Editorial: Depression awareness increases

Aug. 12, 2014 @ 11:25 PM

Realizing the difference between emotions of the moment and a deeper depression can be the difference in life and death.

It matters for each of us, whether we are the one struggling, or we see someone else on a downward path. The darkness can eventually lead to death, no matter how seemingly impossible that reality may seem.

A little less than a month from now, suicide prevention will have its annual awareness events as put on by the America Association of Suicidology. Sept. 10 is the date highlighted; Sept. 8-14 is the week.

For generations who enjoyed the performances on stage of Robin Williams, it came on Monday. Williams died at age 63. It’s believed he took his own life.

According to AAS, the world loses 1 million people a year to suicide. That’s one every 40 seconds. For each we learn about, another 10 to 20 are estimated to have been attempted.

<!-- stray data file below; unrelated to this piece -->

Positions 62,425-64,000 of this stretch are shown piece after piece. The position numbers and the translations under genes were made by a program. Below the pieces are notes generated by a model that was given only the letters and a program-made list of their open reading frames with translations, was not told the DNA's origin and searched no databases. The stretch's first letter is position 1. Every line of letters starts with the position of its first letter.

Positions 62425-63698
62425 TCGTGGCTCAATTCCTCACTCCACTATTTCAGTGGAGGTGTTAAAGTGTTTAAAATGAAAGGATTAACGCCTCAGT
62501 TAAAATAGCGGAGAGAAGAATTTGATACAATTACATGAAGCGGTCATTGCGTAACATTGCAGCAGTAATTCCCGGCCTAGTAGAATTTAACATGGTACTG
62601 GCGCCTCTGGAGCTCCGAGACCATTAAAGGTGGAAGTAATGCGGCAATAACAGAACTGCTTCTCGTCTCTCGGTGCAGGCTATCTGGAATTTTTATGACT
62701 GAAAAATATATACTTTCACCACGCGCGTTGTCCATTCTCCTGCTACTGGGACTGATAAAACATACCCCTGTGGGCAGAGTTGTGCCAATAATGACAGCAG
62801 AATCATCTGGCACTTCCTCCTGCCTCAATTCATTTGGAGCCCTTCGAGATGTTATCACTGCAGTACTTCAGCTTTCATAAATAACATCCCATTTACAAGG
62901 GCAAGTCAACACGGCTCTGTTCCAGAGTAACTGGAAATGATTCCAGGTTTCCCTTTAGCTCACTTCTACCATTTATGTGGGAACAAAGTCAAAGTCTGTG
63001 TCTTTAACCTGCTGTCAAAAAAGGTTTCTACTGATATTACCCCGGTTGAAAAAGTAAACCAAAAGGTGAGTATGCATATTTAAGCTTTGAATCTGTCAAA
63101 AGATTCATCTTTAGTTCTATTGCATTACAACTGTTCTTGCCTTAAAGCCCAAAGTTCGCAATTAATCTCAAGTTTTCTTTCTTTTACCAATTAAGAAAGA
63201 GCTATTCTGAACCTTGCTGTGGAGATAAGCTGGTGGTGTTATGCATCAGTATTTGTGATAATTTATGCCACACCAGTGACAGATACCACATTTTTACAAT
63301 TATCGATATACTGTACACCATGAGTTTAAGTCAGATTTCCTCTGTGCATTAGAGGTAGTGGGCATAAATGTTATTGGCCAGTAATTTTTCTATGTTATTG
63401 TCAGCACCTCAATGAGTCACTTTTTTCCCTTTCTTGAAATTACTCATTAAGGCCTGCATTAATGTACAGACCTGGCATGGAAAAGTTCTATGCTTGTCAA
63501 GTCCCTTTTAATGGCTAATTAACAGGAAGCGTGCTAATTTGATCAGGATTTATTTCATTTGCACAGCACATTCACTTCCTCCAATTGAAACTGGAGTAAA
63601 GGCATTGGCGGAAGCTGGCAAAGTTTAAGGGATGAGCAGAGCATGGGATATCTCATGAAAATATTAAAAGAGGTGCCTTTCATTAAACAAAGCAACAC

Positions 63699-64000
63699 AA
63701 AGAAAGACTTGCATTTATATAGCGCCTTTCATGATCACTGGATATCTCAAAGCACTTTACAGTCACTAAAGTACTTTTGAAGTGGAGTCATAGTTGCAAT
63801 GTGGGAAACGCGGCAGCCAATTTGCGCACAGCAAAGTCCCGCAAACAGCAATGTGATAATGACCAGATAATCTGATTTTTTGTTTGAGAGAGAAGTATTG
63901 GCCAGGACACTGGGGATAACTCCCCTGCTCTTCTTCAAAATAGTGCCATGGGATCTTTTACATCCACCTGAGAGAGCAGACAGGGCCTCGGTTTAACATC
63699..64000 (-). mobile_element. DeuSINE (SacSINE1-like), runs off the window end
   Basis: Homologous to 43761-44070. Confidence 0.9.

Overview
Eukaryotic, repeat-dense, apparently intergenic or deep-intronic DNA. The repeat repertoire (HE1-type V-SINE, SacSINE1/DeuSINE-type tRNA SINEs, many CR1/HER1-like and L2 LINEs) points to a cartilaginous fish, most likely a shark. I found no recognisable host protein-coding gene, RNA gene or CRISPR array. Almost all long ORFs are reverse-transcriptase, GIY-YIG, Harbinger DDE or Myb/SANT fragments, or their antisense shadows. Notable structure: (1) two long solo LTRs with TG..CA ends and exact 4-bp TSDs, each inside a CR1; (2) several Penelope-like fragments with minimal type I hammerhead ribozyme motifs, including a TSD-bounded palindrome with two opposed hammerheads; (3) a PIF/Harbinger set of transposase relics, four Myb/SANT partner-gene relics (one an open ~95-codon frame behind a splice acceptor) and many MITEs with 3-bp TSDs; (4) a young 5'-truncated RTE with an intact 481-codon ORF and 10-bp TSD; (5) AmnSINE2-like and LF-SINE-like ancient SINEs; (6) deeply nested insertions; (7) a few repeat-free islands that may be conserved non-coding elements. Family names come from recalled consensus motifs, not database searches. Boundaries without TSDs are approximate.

Nearly 20 million attempts should shake us into action. Statistics confirm no bias exists among the victims due to age, gender, race or religion.

In the 21st century, we have experienced a social frenzy. Time and place hardly separate any of us due to technology. And yet for all the ability to be together, to remain in touch, to stay alert to our friends and family, suicide victims often feel disconnected.

The factors most often cited include mental illness, substance abuse, hopelessness, access to lethal means, loss of loved ones, unemployment and vulnerability to harming one’s self.

Depression and bipolar disorders are both mental illnesses for which people should seek treatment. Several avenues are available to help.

A reference to a mental health professional can be given by a family or primary care doctor, pediatrician, or obstetrics and gynecology physician. Students and their families can talk to guidance counselors, and college students can contact the student counseling or health centers on campus. The psychiatry department of local hospitals can also be accessed.

The National Suicide Prevention Lifeline is available toll free at (800) 273-8255.